The transcription factor six1a plays an essential role in the craniofacial myogenesis of zebrafish
- Lin, C.Y., Chen, W.T., Lee, H.C., Yang, P.H., Yang, H.J., and Tsai, H.J.
- Developmental Biology 331(2): 152-166 (Journal)
- Registered Authors
- Tsai, Huai-Jen
- Six1a, Myf5, Myod, Cranial myogenesis, Zebrafish
- MeSH Terms
- Embryo, Nonmammalian/metabolism
- Facial Muscles/embryology*
- Facial Muscles/metabolism
- Gene Expression Regulation, Developmental
- Muscle Development/physiology*
- MyoD Protein/physiology
- Transcription Factors/physiology*
- Zebrafish Proteins/physiology*
- 19409884 Full text @ Dev. Biol.
Lin, C.Y., Chen, W.T., Lee, H.C., Yang, P.H., Yang, H.J., and Tsai, H.J. (2009) The transcription factor six1a plays an essential role in the craniofacial myogenesis of zebrafish. Developmental Biology. 331(2):152-166.
Transcription factor Six1a plays important roles in morphogenesis, organogenesis, and cell differentiation. However, the role of Six1a during zebrafish cranial muscle development is still unclear. Here, we demonstrated that Six1a was required for sternohyoideus, medial rectus, inferior rectus, and all pharyngeal arch muscle development. Although Six1a was also necessary for myod and myogenin expression in head muscles, it did not affect myf5 expression in cranial muscles that originate from head mesoderm. Overexpression of myod enabled embryos to rescue all the defects in cranial muscles induced by injection of six1a-morpholino (MO), suggesting that myod is directly downstream of six1a in controlling craniofacial myogenesis. However, overexpression of six1a was unable to rescue arch muscle defects in the tbx1- and myf5-morphants, suggesting that six1a is only involved in myogenic maintenance, not its initiation, during arch muscle myogenesis. Although the craniofacial muscle defects caused by pax3-MO phenocopied those induced by six1a-MO, injection of six1a, myod or myf5 mRNA did not rescue the cranial muscle defects in pax3 morphants, suggesting that six1a and pax3 do not function in the same regulatory network. Therefore, we proposed four putative regulatory pathways to understand how six1a distinctly interacts with either myf5 or myod during zebrafish craniofacial muscle development.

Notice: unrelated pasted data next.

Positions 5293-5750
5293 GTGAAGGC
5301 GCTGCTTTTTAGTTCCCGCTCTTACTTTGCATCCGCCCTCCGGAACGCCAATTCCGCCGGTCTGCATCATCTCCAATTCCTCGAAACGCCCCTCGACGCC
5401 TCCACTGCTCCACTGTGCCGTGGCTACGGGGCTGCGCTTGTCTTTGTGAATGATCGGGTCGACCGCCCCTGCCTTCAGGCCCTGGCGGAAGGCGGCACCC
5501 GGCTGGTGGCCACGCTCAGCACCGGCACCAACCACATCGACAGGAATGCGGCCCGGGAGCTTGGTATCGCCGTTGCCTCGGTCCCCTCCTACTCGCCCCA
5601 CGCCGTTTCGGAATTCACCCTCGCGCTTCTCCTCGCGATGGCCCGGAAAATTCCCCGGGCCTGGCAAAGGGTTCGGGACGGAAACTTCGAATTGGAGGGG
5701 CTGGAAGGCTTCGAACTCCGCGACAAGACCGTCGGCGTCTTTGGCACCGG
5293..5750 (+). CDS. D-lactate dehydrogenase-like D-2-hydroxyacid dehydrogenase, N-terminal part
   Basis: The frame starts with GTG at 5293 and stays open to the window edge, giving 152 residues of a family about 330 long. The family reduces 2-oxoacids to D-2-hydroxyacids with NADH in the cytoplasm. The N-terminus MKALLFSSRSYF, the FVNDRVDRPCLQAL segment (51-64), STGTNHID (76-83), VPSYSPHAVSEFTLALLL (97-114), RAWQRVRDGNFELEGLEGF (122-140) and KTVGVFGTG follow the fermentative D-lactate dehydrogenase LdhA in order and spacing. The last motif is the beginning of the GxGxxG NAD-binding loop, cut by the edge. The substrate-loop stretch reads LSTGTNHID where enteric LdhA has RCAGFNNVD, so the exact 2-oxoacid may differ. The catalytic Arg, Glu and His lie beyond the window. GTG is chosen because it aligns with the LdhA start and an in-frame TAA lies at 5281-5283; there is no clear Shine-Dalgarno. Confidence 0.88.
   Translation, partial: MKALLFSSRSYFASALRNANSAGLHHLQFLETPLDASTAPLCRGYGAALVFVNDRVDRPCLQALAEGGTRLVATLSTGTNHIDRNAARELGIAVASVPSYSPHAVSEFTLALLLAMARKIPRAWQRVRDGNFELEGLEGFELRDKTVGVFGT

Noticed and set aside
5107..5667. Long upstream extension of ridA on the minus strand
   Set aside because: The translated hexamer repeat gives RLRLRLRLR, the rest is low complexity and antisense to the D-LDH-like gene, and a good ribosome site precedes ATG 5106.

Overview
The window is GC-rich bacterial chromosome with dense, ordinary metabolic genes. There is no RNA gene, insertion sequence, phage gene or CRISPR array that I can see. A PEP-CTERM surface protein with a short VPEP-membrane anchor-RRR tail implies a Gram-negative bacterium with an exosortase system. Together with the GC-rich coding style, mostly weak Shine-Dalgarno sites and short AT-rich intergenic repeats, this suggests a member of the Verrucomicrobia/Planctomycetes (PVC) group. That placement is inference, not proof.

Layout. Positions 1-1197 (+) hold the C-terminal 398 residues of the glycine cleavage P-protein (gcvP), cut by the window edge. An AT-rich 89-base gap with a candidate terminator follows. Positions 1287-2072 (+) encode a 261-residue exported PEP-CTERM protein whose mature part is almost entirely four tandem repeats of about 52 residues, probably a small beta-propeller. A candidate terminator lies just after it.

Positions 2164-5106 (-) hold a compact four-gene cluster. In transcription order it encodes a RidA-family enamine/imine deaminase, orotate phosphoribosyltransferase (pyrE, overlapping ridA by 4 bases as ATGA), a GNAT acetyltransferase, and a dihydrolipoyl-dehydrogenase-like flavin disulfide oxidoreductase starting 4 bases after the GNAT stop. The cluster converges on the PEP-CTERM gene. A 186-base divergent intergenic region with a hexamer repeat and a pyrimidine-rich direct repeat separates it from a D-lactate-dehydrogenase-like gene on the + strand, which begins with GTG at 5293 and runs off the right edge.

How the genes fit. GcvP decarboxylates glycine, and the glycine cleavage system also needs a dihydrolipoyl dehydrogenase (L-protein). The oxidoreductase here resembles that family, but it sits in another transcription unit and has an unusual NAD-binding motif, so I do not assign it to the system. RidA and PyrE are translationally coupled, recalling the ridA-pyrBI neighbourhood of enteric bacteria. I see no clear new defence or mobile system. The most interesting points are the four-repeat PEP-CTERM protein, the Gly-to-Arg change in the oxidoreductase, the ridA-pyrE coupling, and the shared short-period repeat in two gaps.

Genes / Markers
Mutation and Transgenics
Human Disease / Model Data
Sequence Targeting Reagents
Engineered Foreign Genes
Errata and Notes